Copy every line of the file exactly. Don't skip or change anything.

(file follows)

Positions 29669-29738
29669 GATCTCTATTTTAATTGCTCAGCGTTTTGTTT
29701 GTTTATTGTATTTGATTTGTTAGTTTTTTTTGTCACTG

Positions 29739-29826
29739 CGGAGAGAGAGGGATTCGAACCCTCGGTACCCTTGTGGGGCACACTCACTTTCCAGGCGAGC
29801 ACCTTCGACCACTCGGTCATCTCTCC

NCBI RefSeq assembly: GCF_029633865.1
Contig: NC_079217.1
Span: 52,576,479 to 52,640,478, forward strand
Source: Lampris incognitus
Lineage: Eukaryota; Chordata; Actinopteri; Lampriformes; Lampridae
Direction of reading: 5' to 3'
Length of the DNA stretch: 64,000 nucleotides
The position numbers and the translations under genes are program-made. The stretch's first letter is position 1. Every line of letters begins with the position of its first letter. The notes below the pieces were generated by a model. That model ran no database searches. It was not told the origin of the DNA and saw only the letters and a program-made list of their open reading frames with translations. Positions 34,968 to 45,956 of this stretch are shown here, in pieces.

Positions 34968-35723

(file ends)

Positions 29669-29738
29669 GATCTCTATTTTAATTGCTCAGCGTTTTGTTT
29701 GTTTATTGTATTTGATTTGTTAGTTTTTTTTGTCACTG

Positions 29739-29826
29739 CGGAGAGAGAGGGATTCGAACCCTCGGTACCCTTGTGGGGCACACTCACTTTCCAGGCGAGC
29801 ACCTTCGACCACTCGGTCATCTCTCC

NCBI RefSeq assembly: GCF_029633865.1
Contig: NC_079217.1
Span: 52,576,479 to 52,640,478, forward strand
Source: Lampris incognitus
Lineage: Eukaryota; Chordata; Actinopteri; Lampriformes; Lampridae
Direction of reading: 5' to 3'
Length of the DNA stretch: 64,000 nucleotides
The position numbers and the translations under genes are program-made. The stretch's first letter is position 1. Every line of letters begins with the position of its first letter. The notes below the pieces were generated by a model. That model ran no database searches. It was not told the origin of the DNA and saw only the letters and a program-made list of their open reading frames with translations. Positions 34,968 to 45,956 of this stretch are shown here, in pieces.

Positions 34968-35723